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Challenging behaviour in kids

Mum and young daughter arguing at home

Challenging behaviour in kids

Many parents struggle with a child’s behaviour and then default to trying to find strategies and discipline methods to curb the behaviour.

We see this in shows such as Super nanny where a child is “naughty” then the child gets put on a “time-out” or “naughty step”.

Because these are popular, well known behaviour management strategies many parents will turn to such approaches in a desperate bid to get their child to behave. The thing is these approaches do not work (if you have to use a discipline method more than once, twice and so on… it’ a sure sign it’s not working) and they don’t work because they don’t get to the root of the problem.

When a child is displaying big behaviours there are ALWAYS big feelings going on underneath these behaviours and it’s the feelings we need to work on addressing.

Getting to the root cause

“Kids do well if they can do well” (Ross Greene, child psychologist and author of the Explosive Child) “and when they can’t, it’s because they are delayed in the development of crucial cognitive skills.”

No child deliberately misbehaves. They aren’t out to get you, pushing your buttons or any other thought you have when you find yourself triggered by their behaviour. It’s easy to think that in the moment though especially when stress levels are running high.

Mona Delahooke author of Beyond Behaviours and Brain-Body Parenting discusses how behavioural challenges are the “tip” of the iceberg, and the answers to helping children are often found below the surface of behaviours.

This requires the parent to shift from the position of a judge to instead getting curious and being more like a detective looking at the patterns, clues and signals that a child is giving that their body budget is in a deficit.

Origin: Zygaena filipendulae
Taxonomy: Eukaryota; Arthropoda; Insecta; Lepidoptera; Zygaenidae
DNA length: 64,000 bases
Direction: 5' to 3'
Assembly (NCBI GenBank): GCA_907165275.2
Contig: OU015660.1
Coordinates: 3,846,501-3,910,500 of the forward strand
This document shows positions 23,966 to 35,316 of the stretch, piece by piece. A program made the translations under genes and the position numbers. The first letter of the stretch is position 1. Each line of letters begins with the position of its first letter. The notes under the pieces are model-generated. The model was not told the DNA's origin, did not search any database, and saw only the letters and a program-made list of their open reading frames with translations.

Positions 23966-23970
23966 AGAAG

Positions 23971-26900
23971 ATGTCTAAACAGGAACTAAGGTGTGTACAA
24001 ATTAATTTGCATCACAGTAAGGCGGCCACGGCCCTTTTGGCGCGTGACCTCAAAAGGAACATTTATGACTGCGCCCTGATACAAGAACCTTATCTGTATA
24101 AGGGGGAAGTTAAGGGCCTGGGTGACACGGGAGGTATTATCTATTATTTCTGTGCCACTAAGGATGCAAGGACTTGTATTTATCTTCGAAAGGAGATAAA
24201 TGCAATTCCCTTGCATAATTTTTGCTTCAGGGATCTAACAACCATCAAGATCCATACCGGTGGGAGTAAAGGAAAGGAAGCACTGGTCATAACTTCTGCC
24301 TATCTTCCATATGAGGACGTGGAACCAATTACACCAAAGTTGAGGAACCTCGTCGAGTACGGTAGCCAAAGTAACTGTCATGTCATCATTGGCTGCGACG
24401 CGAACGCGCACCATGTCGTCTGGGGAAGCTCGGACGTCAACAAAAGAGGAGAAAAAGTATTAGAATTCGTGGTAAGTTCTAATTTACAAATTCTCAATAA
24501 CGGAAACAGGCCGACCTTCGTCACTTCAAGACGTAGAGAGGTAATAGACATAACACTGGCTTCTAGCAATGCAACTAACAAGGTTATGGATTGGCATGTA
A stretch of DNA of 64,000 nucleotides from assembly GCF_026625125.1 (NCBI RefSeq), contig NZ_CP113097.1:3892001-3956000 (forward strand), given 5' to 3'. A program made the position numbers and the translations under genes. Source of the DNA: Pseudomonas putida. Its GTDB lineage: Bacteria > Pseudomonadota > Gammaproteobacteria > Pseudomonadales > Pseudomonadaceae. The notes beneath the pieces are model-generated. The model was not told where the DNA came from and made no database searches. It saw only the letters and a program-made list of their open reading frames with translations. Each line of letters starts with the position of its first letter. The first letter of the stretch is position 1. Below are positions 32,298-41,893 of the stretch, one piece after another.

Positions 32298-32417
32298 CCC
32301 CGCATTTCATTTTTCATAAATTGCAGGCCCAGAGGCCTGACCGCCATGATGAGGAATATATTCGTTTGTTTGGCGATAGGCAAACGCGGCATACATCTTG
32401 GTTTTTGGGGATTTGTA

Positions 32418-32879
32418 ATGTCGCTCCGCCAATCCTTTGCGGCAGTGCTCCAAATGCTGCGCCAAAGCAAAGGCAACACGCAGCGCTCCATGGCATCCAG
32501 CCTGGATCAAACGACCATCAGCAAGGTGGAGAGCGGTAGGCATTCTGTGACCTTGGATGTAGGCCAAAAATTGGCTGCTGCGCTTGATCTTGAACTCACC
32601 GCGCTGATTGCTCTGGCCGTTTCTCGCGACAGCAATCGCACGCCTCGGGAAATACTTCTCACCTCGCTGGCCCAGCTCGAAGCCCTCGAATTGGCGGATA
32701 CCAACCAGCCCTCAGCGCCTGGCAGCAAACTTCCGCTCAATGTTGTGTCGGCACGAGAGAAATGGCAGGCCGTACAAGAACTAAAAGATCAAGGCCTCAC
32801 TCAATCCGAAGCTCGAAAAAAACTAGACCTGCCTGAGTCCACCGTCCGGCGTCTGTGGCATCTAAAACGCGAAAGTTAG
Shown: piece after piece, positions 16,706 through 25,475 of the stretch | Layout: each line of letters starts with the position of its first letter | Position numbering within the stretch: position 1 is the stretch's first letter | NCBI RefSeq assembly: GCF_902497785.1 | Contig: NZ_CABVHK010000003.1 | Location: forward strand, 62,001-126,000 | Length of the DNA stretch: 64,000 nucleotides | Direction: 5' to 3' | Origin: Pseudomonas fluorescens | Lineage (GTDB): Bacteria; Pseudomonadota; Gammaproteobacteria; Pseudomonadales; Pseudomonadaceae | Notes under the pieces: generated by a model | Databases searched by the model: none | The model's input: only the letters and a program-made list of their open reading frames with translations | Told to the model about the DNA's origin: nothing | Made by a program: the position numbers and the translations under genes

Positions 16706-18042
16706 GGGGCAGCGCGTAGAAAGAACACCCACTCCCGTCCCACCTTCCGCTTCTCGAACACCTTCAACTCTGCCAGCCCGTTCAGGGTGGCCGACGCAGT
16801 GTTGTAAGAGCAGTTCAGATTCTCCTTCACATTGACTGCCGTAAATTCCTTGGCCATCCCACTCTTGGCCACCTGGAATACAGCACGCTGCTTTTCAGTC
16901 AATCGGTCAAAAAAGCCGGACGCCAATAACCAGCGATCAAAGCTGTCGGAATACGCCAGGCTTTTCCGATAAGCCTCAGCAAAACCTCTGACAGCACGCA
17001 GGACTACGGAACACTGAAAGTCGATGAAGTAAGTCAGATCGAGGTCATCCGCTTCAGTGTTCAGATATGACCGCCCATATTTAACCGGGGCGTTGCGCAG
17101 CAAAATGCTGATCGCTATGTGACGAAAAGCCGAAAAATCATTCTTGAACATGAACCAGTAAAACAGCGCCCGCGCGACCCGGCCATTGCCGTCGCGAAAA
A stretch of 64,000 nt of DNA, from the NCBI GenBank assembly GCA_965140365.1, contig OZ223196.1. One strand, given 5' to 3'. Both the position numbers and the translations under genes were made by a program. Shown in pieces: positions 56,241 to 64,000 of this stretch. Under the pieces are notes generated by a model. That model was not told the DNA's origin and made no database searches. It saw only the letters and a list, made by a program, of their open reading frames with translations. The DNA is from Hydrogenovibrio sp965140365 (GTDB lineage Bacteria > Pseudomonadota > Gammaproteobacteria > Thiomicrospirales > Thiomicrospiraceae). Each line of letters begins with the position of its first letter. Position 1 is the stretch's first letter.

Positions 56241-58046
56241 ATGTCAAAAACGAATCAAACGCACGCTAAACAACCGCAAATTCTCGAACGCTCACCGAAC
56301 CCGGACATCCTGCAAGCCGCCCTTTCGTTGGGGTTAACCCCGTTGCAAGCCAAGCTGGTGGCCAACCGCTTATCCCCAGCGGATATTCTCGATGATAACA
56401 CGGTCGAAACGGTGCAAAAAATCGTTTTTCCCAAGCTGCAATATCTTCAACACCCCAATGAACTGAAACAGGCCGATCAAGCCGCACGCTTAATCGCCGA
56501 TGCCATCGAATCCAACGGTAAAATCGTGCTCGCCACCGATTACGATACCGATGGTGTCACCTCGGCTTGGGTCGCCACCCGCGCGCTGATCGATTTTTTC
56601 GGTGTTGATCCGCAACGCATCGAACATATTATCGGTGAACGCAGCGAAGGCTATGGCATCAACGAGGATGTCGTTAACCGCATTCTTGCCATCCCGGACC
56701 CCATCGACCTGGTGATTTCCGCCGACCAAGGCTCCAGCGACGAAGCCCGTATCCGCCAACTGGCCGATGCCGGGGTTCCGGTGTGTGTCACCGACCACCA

When we look at the root cause of a child’s behaviours it allows a parent to get curious about the child’s individual, unique needs which a parent may not have considered because these aspects are less obvious such as a child’s sensory profile or emotional needs.

Behaviour, no matter how challenging is not the problem, but a symptom; a clue of what is happening in a child’s physiological makeup.


If you are fixed on viewing your child’s behaviour (and viewing them negatively) this will impact how you respond to them and can create further disconnect in the parent/child relationship.

I’ve worked with parents just like you who initially came to me with a long list of their child’s problems and behaviours. During the course of our time together working through my 12 week ultimate parenting success course parents have started to understand their child’s feelings, found positive ways for navigating and holding space for their child’s feelings and have deepened their relationship with their child. 

Here’s a case study from a parent who has recently completed the 12 week ultimate parenting success course who was struggling with her 7 year old sons aggressive behaviour and who now has more peace, calm and connection in their family. You can read more about this parent’s journey by clicking here

Fiona has actually provided is the tools and faith to keep trying and listening, stepping back and seeing what the children are really needing from me. I will really miss our chats because I began to enjoy the act of sharing with another human being, it made me feel less alone and it made me feel like I was doing the right thing.